Vehicle Title:Rebuilt, Rebuildable & Reconstructed
For Sale By:Private Seller
Drive Type: TWO WHEEL DRIVE
Model: C/K Pickup 2500
Trim: REGULAR CAB LONGBOX
Alliance, Nebraska, United States
THIS A GREAT TRUCK FOR THE FARM OR RANCH A 1964 CHEVY 3/4 TON TRUCK. THIS TRUCK WAS PUT TOGETHER BACK IN 1992 BY A LOCAL GUY HERE , HE REBUILT THE TRUCK USING PARTS FROM TWO TRUCKS. I BOUGHT IT FROM HIM WHEN IT WAS IN MY REPAIR SHOP ABOUT FIVE YEARS AGO, IT HAS A NEW BLOWER MOTOR, I REUILT THE CARB AND IT RUNS GREAT., ALL THE BRAKES HAVE BEEN CHECKED, KITTED ALL THE CYLINDERS AND REPLACED FRONT LINING, PACKED BEARINGS AND SERVICED THE VEHICLE.THE TIRES ARE DECENT WITH A LOT OF LIFE LEFT.. THIS TRUCK STILL NEEDS SOME WORK BUT IT STILL WOULD BE A GOOD WORKTRUCK. IT WOULD SAY YOU COULD DRIVE THIS TRUCK HOME. THE TRUCK ALSO HAS A SPOTLIGHT THAT WORKS.
It looks like there some changes in store for the Chevrolet Camaro - the only thing is that we just don't know what Chevy has up its sleeve. Looking at these spy shots, we'd initially be inclined to think that there is just a minor facelift or a new special edition, but upon closer inspection, there are a few oddities about this car that definitely have us intrigued.
The most obvious difference on this prototype is the slightly restyled front fascia with a smaller lower air inlet and the two-bar grille. Then we get to some of the car's mysterious details. For starters, this fascia has the SS vent above the grille, but it looks to be blocked off. Granted this could just be a one-off piece used for testing. What really piqued our interest was at the rear of the car where it has quad exhaust outlets that are used on the ZL1. Could this be the LS7-powered Camaro that we reported on back in December?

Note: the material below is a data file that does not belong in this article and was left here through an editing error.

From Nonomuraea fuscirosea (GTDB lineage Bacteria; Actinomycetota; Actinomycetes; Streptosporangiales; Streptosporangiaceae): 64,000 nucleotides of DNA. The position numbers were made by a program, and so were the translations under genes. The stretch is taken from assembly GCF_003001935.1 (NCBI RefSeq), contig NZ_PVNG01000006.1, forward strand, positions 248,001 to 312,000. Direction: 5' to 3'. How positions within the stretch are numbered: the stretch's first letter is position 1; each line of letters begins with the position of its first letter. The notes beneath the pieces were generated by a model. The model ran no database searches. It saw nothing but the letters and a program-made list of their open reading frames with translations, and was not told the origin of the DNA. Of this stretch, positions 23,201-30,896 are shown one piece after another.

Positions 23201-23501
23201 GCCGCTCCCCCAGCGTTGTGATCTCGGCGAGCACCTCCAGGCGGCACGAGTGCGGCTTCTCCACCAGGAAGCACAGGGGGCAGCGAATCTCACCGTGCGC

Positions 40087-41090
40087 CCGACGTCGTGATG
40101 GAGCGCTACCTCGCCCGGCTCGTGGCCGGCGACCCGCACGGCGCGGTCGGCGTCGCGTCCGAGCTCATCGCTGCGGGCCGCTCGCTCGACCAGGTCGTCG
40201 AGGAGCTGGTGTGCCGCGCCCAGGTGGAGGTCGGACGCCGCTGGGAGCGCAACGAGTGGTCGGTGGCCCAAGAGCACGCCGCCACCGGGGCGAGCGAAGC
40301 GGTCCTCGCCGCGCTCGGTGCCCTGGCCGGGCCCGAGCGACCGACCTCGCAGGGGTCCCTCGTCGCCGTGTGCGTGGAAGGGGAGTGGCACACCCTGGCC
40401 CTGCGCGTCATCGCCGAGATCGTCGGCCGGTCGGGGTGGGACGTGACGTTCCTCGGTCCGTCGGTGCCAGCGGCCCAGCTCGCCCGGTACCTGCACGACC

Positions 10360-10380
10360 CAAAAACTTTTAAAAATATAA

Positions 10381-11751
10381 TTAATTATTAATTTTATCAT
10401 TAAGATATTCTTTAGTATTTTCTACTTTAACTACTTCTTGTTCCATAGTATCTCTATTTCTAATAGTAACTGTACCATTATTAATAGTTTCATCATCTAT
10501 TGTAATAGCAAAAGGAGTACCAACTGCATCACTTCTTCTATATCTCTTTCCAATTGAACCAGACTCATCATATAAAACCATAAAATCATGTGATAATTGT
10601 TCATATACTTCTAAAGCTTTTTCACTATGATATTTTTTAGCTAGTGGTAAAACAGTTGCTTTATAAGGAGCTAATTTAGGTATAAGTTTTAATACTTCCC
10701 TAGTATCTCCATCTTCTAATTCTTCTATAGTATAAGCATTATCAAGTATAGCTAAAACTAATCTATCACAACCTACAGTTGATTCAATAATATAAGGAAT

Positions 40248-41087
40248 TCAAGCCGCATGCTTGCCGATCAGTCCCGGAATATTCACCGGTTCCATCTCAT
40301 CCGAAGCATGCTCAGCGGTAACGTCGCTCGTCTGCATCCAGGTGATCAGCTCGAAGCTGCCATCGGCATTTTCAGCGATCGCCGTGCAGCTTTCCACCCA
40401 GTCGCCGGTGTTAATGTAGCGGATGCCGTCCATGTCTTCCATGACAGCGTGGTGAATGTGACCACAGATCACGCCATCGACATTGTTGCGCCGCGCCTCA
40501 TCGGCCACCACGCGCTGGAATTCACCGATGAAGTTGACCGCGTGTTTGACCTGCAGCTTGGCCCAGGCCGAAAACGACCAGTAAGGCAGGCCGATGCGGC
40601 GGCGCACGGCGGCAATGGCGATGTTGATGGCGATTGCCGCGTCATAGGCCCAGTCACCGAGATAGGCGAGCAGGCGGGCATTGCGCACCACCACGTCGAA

At this point, your guess is as good as ours as to what we're looking at here, so let us know in the comments what you think this could be.
Callaway has released a few renderings of a design study for a shooting brake version of the C7 Chevrolet Corvette Stingray. The company says it wants to create a long-roof version of America's sports car to offer buyers more interior room and a vehicle with "unique style." The company says it will use structural carbon fiber for the new body bits, which suggests the conversion shouldn't add too much more weight to the Corvette. Along with a few mechanical tweaks, the Callaway Corvette Stingray AeroWagon could breeze past the 200 miles per hour barrier.
Provided that they get enough interest, Callaway estimates they will be able to effect the changes on the Chevrolet for around $15,000, and says the conversion work should be available through its network of dealers. You can check out the brief press release below for more information, or head over to the Callaway site to plunk down a deposit - but before you do, we want to know... do you find this C7 wagon interesting? Vote in our poll below, then feel free to leave a few lines in Comments.
They say "idle hands are the devil's playground," but said playgrounds grow to Disney-sized proportions when a pair of jacked-up trucks, two egos, a chain and an empty mall parking lot are involved. Proof of this is the video below, which shows a Cummins-powered Dodge Ram circa 2006 to 2008 chained tail-to-tail with what looks to be a gasoline-powered Chevrolet Silverado from the late 1990s or early 2000s.
We don't necessarily have to tell you who wins this battle, but we'll let you see for yourself the lengths the "winning" driver goes to prove his point. There's plenty of foul language in the video below, so beware that this might be Not Safe For Work, and not that we should have to tell you, but please, do not try this at home.